In addition to being useful as fluid flow directing networks for applications requiring fluid management in very small scale devices, for example, in micro total analysis systems (μTAS), the microfluidic network structures provided according to the invention are also useful for a variety of other uses. For example, microfluidic channel systems fabricated according to the invention can be used to fabricate a variety of microstructures having three-dimensional structures corresponding to a three-dimensional network of channels within a microfluidic network structure. Such microstructures can be formed by filling the channel network of the microfluidic systems with a hardenable liquid, solidifying the hardenable liquid within the network channels, and, optionally, removing the surrounding microfluidic network structure to yield a free-standing microstructure comprised of the solidified hardenable liquid. The hardenable liquid utilized for form microstructures that are replica molded within the inventive microfluidic network systems can comprise essentially any of the hardenable liquids described above as being useful for forming the microfluidic network structures themselves. The hardenable liquids chosen to form the replica molded microstructures should be chemically compatible with the microfluidic network structure and, for embodiments where it is desired to selectively remove a surrounding microfluidic network structure, should be resistant, once hardened, to whatever treatment is required to dissolve or otherwise remove the surrounding microfluidic network structure. In one particular illustrative example, a microfluidic network structure produced according to the invention and composed of PDMS can be filled with an epoxy prepolymer, so that the epoxy prepolymer essentially completely fills the microfluidic channel structure of the microfluidic network. The epoxy prepolymer can then be cured, for example by exposure to ultraviolet light through the surrounding PDMS microfluidic channel structure, in order to cure the epoxy prepolymer and form a solid microstructure within the channels. The surrounding PDMS microfluidic network can then be dissolved, for example with tetrabutylammonium fluoride (1.0 M in tetrahydrofuran) leaving behind a free-standing microstructure, comprised of epoxy polymer, having a three-dimensional structure corresponding to the three-dimensional network of channels in the PDMS microfluidic channel structure.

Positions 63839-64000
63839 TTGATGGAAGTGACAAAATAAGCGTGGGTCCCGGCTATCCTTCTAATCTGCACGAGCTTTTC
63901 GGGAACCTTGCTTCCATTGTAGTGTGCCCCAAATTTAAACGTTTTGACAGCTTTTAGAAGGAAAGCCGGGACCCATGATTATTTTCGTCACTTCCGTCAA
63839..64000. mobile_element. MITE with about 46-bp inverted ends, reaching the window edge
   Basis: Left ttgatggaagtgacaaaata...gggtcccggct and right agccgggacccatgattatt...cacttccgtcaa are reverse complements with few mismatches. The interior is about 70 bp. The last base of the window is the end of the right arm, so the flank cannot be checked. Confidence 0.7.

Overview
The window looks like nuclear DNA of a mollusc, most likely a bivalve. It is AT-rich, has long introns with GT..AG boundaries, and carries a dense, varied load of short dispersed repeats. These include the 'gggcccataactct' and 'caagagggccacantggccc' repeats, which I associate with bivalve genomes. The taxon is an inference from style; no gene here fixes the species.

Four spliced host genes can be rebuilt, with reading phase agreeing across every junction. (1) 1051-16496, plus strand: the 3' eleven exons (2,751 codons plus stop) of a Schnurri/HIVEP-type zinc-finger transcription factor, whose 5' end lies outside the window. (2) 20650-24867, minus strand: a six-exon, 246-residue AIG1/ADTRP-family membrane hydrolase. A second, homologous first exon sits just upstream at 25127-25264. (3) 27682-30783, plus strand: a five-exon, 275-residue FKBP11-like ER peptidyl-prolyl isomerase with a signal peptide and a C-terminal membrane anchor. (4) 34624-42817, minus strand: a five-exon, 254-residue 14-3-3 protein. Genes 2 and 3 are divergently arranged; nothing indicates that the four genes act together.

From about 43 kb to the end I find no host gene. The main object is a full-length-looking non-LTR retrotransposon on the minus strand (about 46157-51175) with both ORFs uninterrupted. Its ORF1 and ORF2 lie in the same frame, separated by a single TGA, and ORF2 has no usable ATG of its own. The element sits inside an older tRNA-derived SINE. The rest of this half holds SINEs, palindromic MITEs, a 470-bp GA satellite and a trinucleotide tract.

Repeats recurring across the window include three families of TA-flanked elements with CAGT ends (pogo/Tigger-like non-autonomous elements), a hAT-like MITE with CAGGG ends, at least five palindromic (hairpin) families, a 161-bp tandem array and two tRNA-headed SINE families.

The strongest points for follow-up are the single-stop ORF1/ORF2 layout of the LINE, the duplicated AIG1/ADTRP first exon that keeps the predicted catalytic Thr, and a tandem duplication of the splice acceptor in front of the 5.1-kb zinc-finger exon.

In another illustrative application for certain microfluidic channel structures provided by the invention, the microfluidic channel structure is used as a three-dimensional microfluidic applicator or “stamp” for forming a pattern on a material surface corresponding to a pattern of channels disposed in one level of the microfluidic network structure. The “stamping surface” of such structures includes disposed therein a series of channels forming indentations, which channels can deliver material to a substrate surface in contact with the “stamping surface” in order to form a pattern thereon corresponding to the pattern of channels in the stamping surface. Examples of structures discussed previously having “stamping surfaces” are microfluidic channel structure 560 illustrated in